Juniper Hall was built by Robert Cooper, an ex-convict, in the 1820s and is the oldest house in Paddington. It is a large, dominating structure which lies diagonally opposite the Paddington Town Hall. It has undergone significant restoration and was owned for some time by the National Trust as a Heritage House. Today it is leased privately and is not open to the public, but can still be seen from Oxford Street.
Victoria Barracks is an Australian Army base, set back from Oxford Street south of the Paddington Town Hall. It is constructed of Hawkesbury sandstone, which was sourced from the area and beyond, and was built by convict labour over seven years, opening in 1848. For much of the early part of Australia's history, and continuing from Federation in 1901, the barracks were the premier site for military training in Australia. It is currently home to Headquarters Land Command and Headquarters Training Command. It is open every Sunday from 10am until 3pm.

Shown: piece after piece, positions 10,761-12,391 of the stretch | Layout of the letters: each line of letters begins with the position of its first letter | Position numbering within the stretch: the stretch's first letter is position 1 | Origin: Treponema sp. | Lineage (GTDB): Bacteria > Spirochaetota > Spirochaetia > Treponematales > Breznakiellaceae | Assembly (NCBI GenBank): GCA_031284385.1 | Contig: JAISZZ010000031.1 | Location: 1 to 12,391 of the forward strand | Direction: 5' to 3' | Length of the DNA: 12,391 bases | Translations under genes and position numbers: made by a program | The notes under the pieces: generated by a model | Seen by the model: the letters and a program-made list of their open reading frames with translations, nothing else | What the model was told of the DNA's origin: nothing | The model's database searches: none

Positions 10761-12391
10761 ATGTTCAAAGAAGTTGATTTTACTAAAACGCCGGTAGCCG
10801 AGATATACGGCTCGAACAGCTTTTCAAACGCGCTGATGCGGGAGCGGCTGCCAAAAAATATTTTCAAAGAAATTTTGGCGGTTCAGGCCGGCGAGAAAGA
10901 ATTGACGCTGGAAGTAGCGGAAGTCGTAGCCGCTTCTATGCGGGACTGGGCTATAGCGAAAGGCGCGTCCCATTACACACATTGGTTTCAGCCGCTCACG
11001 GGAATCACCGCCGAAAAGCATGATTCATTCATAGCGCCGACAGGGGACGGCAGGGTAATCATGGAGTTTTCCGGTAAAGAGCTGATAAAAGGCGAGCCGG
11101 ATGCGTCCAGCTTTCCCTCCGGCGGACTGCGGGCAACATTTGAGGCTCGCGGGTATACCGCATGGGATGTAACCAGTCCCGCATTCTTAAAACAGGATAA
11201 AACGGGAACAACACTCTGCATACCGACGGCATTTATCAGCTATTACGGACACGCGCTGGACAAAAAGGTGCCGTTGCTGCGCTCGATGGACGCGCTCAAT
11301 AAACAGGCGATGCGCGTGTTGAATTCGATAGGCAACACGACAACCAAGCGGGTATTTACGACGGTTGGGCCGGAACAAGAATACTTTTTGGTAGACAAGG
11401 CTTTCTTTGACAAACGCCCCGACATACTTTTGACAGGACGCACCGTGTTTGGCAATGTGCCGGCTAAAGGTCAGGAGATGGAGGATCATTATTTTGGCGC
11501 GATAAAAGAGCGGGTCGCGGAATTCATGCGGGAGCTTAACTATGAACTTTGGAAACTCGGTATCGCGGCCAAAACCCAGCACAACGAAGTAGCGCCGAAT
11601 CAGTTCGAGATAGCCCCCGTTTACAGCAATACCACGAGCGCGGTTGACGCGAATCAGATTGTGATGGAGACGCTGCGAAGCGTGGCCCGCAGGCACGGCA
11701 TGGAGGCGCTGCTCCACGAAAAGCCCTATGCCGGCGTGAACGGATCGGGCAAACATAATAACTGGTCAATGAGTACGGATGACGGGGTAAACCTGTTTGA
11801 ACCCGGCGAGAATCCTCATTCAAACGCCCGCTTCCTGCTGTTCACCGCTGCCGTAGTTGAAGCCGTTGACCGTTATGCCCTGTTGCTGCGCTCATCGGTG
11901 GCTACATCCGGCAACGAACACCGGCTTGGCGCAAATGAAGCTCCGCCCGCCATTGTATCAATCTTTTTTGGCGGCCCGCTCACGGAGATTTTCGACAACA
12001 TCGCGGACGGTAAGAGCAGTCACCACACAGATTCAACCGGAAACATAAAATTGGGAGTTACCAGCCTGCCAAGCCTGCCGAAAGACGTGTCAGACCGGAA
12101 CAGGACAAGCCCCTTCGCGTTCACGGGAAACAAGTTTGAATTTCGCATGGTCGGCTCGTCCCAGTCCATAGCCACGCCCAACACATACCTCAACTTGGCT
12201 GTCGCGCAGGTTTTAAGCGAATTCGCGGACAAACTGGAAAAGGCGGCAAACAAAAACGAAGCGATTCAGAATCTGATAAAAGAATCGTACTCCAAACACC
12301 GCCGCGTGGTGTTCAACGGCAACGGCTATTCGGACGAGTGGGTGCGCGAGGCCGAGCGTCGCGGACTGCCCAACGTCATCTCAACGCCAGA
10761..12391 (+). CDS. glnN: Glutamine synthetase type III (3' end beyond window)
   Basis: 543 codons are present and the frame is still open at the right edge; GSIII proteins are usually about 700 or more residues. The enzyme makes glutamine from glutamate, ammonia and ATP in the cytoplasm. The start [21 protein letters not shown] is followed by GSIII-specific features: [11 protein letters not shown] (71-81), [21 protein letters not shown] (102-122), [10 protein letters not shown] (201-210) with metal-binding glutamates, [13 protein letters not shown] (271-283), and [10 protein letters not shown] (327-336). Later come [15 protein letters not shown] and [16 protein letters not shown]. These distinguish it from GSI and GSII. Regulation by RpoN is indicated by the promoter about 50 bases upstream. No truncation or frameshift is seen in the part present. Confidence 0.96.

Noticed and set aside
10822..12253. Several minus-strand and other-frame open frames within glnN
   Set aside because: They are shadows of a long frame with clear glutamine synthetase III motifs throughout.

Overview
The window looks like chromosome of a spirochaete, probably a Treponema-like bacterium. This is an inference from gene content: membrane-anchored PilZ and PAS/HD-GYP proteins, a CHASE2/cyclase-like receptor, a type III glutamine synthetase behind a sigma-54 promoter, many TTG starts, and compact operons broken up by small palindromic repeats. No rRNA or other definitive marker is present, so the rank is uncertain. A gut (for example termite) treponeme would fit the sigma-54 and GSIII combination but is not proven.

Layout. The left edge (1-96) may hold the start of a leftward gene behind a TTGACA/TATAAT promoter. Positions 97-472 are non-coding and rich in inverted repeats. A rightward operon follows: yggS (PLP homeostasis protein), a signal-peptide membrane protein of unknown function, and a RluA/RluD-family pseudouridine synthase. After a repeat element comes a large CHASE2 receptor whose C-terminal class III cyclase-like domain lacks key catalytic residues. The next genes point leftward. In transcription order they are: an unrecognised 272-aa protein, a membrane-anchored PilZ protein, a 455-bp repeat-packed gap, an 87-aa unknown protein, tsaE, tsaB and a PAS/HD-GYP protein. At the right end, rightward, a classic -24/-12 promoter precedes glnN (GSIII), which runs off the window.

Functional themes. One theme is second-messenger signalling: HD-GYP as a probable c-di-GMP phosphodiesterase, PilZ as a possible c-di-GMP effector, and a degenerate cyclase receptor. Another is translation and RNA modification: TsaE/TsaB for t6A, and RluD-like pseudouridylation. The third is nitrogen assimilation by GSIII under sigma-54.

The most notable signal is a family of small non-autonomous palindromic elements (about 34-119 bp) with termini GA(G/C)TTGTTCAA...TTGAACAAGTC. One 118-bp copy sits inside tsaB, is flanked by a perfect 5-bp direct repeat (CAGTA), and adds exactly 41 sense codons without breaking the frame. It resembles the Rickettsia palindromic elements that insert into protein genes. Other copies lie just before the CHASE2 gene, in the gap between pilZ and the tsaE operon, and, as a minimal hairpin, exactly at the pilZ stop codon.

Oxford Street was originally used as an Aboriginal walking track, then as a faster route to South Head, and has had various incarnations as a shopping strip. Once serving the needs of the local residents, Paddington's Oxford Street has changed to now serve a middle- and upper-class population, as well as being a focal point for the tourist industry. Many visitors to Paddington come solely for the experience of shopping on Oxford Street.
The following buildings are on the Register of the National Estate:
- Victoria Barracks, Oxford Street
- Houses, 4-30 Moore Park Road
- Paddington Town Hall, Oxford Street
- Paddington Court House, Jersey Road
- Paddington Public School, Oxford Street